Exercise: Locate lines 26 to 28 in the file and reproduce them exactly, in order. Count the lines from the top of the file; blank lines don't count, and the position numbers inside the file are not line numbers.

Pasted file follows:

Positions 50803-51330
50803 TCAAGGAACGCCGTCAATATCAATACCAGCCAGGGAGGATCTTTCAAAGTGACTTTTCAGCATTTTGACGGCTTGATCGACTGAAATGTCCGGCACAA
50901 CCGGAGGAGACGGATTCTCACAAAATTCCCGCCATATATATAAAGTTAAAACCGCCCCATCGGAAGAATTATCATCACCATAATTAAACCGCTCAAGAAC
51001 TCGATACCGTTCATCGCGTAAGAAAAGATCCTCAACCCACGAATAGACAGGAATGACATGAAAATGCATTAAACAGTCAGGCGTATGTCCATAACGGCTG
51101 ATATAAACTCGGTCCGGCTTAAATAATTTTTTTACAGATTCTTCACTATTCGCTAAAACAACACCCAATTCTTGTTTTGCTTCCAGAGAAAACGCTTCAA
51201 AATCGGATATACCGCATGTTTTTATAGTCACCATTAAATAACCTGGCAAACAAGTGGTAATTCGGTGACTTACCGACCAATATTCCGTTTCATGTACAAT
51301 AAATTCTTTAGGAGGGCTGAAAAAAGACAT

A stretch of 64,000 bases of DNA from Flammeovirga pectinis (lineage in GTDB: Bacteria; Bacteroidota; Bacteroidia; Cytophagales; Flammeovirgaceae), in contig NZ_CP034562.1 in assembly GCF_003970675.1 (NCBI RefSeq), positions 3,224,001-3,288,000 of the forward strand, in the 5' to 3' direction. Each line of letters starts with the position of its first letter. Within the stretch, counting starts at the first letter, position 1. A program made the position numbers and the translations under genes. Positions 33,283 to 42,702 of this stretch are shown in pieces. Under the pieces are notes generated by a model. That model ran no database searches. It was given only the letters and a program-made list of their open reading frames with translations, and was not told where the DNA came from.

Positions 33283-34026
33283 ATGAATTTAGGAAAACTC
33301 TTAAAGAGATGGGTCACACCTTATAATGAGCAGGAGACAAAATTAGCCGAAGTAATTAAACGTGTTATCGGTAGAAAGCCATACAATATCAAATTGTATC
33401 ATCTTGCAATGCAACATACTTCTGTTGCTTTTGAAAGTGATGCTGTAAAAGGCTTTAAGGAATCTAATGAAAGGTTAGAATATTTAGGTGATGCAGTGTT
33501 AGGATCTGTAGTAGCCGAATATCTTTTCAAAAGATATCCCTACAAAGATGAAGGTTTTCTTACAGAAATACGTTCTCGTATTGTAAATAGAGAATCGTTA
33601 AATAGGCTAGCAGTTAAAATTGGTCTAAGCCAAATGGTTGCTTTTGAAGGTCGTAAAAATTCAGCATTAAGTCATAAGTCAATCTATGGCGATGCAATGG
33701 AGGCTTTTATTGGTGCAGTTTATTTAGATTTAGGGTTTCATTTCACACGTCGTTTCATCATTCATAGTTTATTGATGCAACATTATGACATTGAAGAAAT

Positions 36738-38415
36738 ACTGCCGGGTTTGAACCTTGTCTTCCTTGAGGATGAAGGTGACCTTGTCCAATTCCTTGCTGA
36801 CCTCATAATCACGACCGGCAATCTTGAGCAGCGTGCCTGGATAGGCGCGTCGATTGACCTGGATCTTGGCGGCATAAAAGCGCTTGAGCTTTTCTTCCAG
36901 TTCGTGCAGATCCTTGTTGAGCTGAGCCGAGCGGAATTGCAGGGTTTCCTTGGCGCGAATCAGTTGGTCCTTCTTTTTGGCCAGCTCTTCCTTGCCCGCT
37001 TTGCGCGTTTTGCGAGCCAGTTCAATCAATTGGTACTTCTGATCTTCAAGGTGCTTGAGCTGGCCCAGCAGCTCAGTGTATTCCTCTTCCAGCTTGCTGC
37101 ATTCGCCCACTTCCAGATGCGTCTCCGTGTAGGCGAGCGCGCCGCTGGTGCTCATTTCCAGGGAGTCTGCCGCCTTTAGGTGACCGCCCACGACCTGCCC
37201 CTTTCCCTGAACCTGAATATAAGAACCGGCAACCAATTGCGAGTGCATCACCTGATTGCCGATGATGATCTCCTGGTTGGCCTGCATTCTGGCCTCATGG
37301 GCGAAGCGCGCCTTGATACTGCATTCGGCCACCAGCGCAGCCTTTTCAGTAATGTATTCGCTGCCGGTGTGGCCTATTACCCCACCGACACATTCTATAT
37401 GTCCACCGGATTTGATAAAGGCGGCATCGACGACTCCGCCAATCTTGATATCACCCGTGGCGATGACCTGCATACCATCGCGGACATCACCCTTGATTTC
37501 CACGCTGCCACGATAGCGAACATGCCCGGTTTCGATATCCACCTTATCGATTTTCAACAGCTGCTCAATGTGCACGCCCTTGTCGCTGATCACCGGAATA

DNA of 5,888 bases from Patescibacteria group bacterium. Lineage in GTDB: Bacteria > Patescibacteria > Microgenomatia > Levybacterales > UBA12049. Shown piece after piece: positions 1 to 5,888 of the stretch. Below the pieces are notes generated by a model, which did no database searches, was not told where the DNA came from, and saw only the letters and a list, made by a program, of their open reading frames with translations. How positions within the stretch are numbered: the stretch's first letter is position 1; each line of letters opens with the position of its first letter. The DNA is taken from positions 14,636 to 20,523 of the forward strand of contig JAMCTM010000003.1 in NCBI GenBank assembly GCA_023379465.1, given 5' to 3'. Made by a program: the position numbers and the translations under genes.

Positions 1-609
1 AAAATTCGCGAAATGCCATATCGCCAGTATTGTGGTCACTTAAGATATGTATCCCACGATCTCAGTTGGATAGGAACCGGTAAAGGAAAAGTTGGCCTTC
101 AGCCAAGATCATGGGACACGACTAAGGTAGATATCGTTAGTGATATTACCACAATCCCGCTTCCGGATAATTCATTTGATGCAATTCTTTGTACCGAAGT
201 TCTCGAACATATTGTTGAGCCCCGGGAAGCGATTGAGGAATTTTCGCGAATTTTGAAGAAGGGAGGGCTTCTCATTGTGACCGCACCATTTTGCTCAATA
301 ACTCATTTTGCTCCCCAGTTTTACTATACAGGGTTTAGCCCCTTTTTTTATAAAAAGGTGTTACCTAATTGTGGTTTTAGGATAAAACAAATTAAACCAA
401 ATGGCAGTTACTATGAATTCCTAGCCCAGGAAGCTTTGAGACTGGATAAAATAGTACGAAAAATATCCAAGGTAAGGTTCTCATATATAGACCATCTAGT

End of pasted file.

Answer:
DNA of 5,888 bases from Patescibacteria group bacterium. Lineage in GTDB: Bacteria > Patescibacteria > Microgenomatia > Levybacterales > UBA12049. Shown piece after piece: positions 1 to 5,888 of the stretch. Below the pieces are notes generated by a model, which did no database searches, was not told where the DNA came from, and saw only the letters and a list, made by a program, of their open reading frames with translations. How positions within the stretch are numbered: the stretch's first letter is position 1; each line of letters opens with the position of its first letter. The DNA is taken from positions 14,636 to 20,523 of the forward strand of contig JAMCTM010000003.1 in NCBI GenBank assembly GCA_023379465.1, given 5' to 3'. Made by a program: the position numbers and the translations under genes.

Positions 1-609
1 AAAATTCGCGAAATGCCATATCGCCAGTATTGTGGTCACTTAAGATATGTATCCCACGATCTCAGTTGGATAGGAACCGGTAAAGGAAAAGTTGGCCTTC